Continue Reading Below
I took a very cautious stand on energy five months ago, sharing some names to avoid in the sector based upon my impression that they were both over-extended and expensive. At the time, energy for the S&P 500 was up 16.5% YTD, about twice as much as the overall market, and I was concerned that the sector had gotten ahead of itself.
Well, the pendulum has swung the other way. As of 10/3, the return for energy stocks in the S&P 500 is -15.5% compared to a 12.6% decline in the S&P 500. My focus today is on oil and gas stocks (thus, excluding coal, which has also been hit very hard). The price of oil has either fallen or increased this year, depending upon the benchmark you're checking. West Texas Intermediate (WTI) has declined from about $91 to $76 per barrel, but Brent (BNO) (perhaps a more important indicator) has increased slightly to about $100 from roughly $93 - a very strange divergence. In any event, both indicators are down sharply from their recent highs, as concerns about collapsing global demand have depressed the price.
With oil and gas stock prices coming down hard, as the overall tone of the market has been horrible, it seems to me that some prices have fallen so much that they should be able to stand up to further oil price declines. Given the precarious state of the economy and the markets, though, buying these names can be risky. With this in mind, I wanted to find some stocks with both low P/E and low valuation to their tangible book value (their hard assets less their liabilities) along with a balance sheet that is relatively strong. Taking these factors into account, I screened the oil & gas names of the S&P 500 (Large-Cap) and S&P 400 (Mid-Cap) for the following criteria:
· Forward P/E < 10
· Net Debt to Capital < 20%
· P/TB < 1.6
We started with 58 energy names. Here are the 12 that made this first cut:
Let me first start by saying that just because a stock made this list, it’s not necessarily a buy. Then again, just because a stock didn’t make this list doesn’t mean it’s not a buy! The screening process is just the beginning – you need to more thoroughly investigate any potential investment. Finally, be aware that the P/E ratios of the stocks above may be overstated, as analysts have most likely not yet fully incorporated the Q3 oil price declines.
The typical stock in this group is down 25% YTD, so substantially more than stocks in general or energy prices. I sorted the stocks on P/E, with the highest P/E at 8.2 and a typical P/E of 6.8. The typical stock is trading near the net value of its hard assets. I also included the dividend yield, which ranges from zero for a couple of drillers to as high as 4.3% for one of the integrated companies, ConocoPhillips (COP). I also included the 10-year annualized EPS growth rate – note that most of these companies measure their growth in double-digits.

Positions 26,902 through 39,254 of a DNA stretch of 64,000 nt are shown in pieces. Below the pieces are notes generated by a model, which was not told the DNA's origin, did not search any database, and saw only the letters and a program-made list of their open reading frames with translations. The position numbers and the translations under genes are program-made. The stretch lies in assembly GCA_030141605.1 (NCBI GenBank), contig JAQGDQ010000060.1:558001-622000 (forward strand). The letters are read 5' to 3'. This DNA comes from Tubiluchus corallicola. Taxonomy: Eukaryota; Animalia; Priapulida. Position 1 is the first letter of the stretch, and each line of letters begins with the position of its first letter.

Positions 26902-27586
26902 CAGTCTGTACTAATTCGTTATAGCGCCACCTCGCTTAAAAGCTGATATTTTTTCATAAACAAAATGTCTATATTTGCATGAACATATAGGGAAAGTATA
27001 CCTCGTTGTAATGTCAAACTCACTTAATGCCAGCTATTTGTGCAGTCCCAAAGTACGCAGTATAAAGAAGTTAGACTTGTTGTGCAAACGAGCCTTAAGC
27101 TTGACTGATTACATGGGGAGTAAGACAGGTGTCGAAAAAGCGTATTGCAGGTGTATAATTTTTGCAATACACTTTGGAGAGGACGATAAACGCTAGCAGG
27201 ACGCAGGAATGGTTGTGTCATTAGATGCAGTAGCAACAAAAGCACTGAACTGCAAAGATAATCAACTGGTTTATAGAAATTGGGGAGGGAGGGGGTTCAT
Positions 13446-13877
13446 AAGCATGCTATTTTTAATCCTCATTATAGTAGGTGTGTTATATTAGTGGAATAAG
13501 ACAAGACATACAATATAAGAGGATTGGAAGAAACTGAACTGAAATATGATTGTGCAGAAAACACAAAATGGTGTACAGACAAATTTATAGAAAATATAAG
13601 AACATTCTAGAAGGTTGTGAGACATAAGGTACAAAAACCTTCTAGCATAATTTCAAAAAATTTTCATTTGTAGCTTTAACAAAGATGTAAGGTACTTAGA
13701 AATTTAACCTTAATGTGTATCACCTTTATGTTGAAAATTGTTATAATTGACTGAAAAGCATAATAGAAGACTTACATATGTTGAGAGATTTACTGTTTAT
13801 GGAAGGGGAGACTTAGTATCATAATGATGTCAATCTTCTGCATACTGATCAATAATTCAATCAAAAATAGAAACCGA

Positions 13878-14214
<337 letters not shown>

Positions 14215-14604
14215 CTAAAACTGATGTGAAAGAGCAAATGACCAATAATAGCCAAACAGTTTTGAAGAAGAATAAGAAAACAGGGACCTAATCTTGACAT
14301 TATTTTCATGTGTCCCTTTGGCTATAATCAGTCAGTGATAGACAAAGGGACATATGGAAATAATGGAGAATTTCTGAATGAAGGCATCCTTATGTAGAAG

In the last column, I included the stock's sub-industry. We have two pure refiners, four drillers, two E&P companies and four integrated companies (meaning E&P and refining/marketing).
I am not a big fan of the drillers, as they tend to be more volatile than the producers, but Helmerich & Payne (HP) deserves a call-out. In my opinion they're one of the most technologically advanced companies, offering a premium product. I like the idea of buying good companies when investors are selling indiscriminately.
I don’t follow Devon (DVN) and Apache (APA) that closely, but their valuations (especially APA's) look compelling. I continue to like Chevron (CVX), which hasn’t dropped very much but looks inexpensive on a P/E basis.
Finally, I am most interested in looking further into the two smaller integrated companies, Hess (HES) and Murphy Oil (MUR). Despite strong balance sheets, both companies' stock prices have both fallen sharply. Judging from the recent 10-Q, MUR had a setback in Indonesia. Like other refining industry players, they are divesting assets – in the UK in their case. HES has some Libyan exposure. Despite extensive refining/marketing operations, both companies make almost all of their profit on the E&P side. Neither of these companies traded this cheaply on either forward /PE or tangible book value in 2008-2009.
As I stated, I am more optimistic on the energy sector than I have been. I've liked the large integrated companies for the bulk of 2011 relative to the rest of the sector. They continue to appear attractive in terms of potential risk and opportunity, with some of the lesser known ones catching my attention (HES and MUR). The screen I shared is designed to identify companies with better valuation metrics and stronger balance sheets than other stocks in this sector.
Disclosure: Alan Brochstein is currently holding no positions in the securities mentioned in this post.
Any strategies discussed and examples using actual securities and price data are for educational and illustrative purposes only and do not imply a recommendation or solicitation to buy or sell a particular security or to engage in any particular investment strategy. In reading content in the Trader Network, you may gain ideas about when, where, and how to invest your money. Although you may discover new ideas or rationale that may be compelling, you must ultimately decide whether or not to put your own money at risk. Consider the following when making an investment decision: your financial and tax situation, your risk profile, and transaction costs.
Alan Brochstein maintains a business relationship with TradeKing.